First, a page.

“Universal design is the design and composition of an environment so that it can be accessed, understood and used to the greatest extent possible by all people regardless of the age size, ability or disability.”
— Disability Act, 2005
With support from the US Department of State’s Bureau of Weapons Removal and Abatement the Polus Center sponsored a Universal Design workshop for coffee producers from the Eastern Lake Kivu region of the Democratic Republic of the Congo.
The workshop was led by Korydon Smith, Ph.D., professor and chair of architecture and co-director of the University of Buffalo's Community for Global Health Equity (CGHE). Trainees visited coffee washing stations and cupping labs to assess how design changes to their working environment can create greater economic opportunities for landmine survivors, victims of conflict and people with disabilities throughout the specialty coffee value chain. “We believe that with improved design we can increase productivity, efficiency, and quality, while contributing to peace and stability in the community.” says Polus Center Executive Director, Michael Lundquist.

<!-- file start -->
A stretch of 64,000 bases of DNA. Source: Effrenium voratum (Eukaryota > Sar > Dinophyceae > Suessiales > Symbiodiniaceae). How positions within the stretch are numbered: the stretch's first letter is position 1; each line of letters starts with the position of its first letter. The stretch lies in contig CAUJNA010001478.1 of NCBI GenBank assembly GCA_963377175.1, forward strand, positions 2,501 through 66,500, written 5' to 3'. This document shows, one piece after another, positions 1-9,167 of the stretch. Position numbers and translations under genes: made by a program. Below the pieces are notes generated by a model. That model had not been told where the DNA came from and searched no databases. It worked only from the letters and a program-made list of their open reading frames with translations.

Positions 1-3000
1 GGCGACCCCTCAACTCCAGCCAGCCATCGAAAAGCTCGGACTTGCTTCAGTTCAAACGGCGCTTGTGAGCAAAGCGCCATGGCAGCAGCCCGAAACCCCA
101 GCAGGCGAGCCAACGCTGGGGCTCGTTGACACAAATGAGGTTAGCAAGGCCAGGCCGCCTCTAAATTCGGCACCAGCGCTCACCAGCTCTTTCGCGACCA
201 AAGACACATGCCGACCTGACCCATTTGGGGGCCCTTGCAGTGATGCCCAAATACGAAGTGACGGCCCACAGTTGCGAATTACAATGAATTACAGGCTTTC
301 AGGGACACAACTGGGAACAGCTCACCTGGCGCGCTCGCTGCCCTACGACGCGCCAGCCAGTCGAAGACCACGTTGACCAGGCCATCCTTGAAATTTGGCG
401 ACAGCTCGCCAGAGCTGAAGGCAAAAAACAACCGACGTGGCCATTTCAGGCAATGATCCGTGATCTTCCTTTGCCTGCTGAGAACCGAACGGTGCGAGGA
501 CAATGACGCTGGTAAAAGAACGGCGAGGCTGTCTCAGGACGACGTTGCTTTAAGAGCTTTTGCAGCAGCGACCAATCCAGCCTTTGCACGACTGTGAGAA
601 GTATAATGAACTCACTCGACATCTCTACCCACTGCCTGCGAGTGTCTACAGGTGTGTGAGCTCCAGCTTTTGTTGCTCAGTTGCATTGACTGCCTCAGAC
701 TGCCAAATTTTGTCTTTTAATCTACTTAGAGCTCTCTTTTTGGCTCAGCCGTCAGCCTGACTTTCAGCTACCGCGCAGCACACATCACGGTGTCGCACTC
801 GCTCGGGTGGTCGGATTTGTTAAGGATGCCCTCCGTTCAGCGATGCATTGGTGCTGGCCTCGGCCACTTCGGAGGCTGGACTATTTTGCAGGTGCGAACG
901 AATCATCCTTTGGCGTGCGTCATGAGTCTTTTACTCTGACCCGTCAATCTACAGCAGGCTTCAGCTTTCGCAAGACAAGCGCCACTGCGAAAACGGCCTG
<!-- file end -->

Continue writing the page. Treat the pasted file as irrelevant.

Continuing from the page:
The team studied current practices and processes in use on their visits, collecting data and observing coffee production methods from an inclusive design perspective. Using this research, Korydon Smith and the Universal Design department at Buffalo University created schematic designs for a cupping lab and washing station built according to Universal Design principles and social inclusion.
The Polus Center was invited to present a panel discussion at the Specialty Coffee Expo to raise awareness about the issue of coffee in conflict and get feedback on the initial washing station and cupping lab designs. The next phase of the project is to build a coffee-cupping lab that serves as a leadership hub and offers a prototype that can be emulated throughout the coffee industry.
The unique design of the cupping lab will allow people with disabilities (including coffee farmers who have had to give up farming due to injuries caused by landmines/explosive remnants of war) in the coffee industry to undergo advanced vocational training in coffee production, a highly valued social role. The lab is currently near completion.